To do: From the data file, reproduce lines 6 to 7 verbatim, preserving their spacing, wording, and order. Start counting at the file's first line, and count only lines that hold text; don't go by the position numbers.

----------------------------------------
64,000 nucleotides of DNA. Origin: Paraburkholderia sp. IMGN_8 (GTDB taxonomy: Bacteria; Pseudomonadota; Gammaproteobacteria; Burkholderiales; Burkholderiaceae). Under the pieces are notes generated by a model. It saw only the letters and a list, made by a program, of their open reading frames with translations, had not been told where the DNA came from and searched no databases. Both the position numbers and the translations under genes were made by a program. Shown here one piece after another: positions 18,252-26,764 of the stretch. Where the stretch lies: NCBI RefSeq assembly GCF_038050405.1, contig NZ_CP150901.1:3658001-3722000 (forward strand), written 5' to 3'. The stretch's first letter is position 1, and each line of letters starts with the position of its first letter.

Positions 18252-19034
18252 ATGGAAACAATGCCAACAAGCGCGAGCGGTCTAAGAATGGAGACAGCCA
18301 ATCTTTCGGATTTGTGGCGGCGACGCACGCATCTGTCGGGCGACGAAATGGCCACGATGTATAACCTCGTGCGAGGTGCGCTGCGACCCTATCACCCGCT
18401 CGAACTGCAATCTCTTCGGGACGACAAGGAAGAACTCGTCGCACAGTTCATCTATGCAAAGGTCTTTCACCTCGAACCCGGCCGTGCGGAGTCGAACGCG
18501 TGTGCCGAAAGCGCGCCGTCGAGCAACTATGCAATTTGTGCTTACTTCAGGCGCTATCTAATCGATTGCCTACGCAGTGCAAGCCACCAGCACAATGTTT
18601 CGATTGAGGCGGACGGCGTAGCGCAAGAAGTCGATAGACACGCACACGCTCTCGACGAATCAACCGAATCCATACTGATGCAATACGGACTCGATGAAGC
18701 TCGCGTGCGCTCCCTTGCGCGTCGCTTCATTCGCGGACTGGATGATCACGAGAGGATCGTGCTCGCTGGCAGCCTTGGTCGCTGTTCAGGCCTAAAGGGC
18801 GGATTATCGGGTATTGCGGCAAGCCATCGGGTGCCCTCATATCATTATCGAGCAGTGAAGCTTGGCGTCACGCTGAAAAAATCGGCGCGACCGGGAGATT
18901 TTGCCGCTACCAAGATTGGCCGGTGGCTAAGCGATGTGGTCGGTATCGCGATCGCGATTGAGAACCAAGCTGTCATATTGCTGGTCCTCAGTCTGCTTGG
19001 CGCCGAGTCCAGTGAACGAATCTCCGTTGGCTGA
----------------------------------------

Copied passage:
18501 TGTGCCGAAAGCGCGCCGTCGAGCAACTATGCAATTTGTGCTTACTTCAGGCGCTATCTAATCGATTGCCTACGCAGTGCAAGCCACCAGCACAATGTTT
18601 CGATTGAGGCGGACGGCGTAGCGCAAGAAGTCGATAGACACGCACACGCTCTCGACGAATCAACCGAATCCATACTGATGCAATACGGACTCGATGAAGC